In a short, intense, one-hour set she played most of new (also short) album No Deal (Play it Again Sam records) with parts of A Stomach Is Burning, her less minimal debut from a couple of years ago. It was effectively one single, stripped-down sixty-minute song, building to the wonderful I’m Gonna Leave You. The two keyboards players added mostly texture and a skeletal framework for the tunes – no long noodly jazz solos here – while drummer Dre Pallemaerts ably supplied the rhythmic heft (and the singer added smoky stabs of flute). It was an unsettling – on a good way – monochrome show, a little like the drawings that come with the album, and was brilliantly lit, creating a close, clubby atmosphere in the sometimes sterile Purcell Room.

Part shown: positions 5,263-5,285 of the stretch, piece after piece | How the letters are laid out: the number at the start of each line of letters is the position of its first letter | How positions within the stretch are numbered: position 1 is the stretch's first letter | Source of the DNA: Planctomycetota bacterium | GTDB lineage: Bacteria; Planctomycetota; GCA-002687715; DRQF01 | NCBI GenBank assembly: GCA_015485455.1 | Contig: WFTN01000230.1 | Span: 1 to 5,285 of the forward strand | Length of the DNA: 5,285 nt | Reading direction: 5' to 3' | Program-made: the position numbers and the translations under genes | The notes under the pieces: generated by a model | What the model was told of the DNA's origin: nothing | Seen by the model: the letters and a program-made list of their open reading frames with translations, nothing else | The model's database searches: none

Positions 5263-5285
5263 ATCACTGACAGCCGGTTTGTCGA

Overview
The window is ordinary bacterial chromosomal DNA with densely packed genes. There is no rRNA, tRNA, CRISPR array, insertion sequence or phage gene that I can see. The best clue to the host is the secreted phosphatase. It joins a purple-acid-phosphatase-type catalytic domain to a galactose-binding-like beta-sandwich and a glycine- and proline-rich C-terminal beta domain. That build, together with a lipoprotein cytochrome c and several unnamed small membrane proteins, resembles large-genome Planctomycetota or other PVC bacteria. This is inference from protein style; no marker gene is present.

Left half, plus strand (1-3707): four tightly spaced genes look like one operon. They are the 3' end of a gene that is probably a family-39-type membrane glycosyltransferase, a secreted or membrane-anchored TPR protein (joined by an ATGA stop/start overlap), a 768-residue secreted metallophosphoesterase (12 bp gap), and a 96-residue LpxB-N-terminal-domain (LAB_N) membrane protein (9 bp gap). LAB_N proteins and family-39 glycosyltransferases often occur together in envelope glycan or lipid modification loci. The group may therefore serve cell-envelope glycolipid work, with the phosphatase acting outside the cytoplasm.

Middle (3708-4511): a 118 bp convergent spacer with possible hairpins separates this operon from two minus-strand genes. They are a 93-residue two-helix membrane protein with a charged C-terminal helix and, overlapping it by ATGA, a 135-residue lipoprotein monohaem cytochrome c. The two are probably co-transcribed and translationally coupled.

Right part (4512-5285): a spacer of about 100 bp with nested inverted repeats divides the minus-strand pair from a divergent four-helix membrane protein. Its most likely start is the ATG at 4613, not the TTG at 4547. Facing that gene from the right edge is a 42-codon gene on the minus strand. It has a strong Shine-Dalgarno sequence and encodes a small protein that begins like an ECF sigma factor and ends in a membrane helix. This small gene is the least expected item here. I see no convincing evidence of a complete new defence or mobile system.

It’s all too rare to come away from a gig thinking: well, I haven’t seen anything like that recently, but Melanie De Biasio (who is highly rated by Jamie Cullum and Gilles Peterson) will leave you scratching your head and producing weird combos of artists to explain her to those who don’t yet know her sound. Although possibly none as odd as Joan of Arc.
Kyle Eastwood: New York, Paris and Ken Clarke
The latest issue of Man About Town features a piece by me about Kyle Eastwood, Clint’s bass-playing son, which includes a look at the history of jazz on Manhattan, as well as a recommended list of ‘Live in NYC’ jazz albums. Also what happened when Ken Clarke turned up to see Kyle play at Ronnie Scott’s. Plus a lovely illustration by Liselotte Watkins.
And you get James McVoy:
THE LYRICAL TRAVELLER: DON BLACK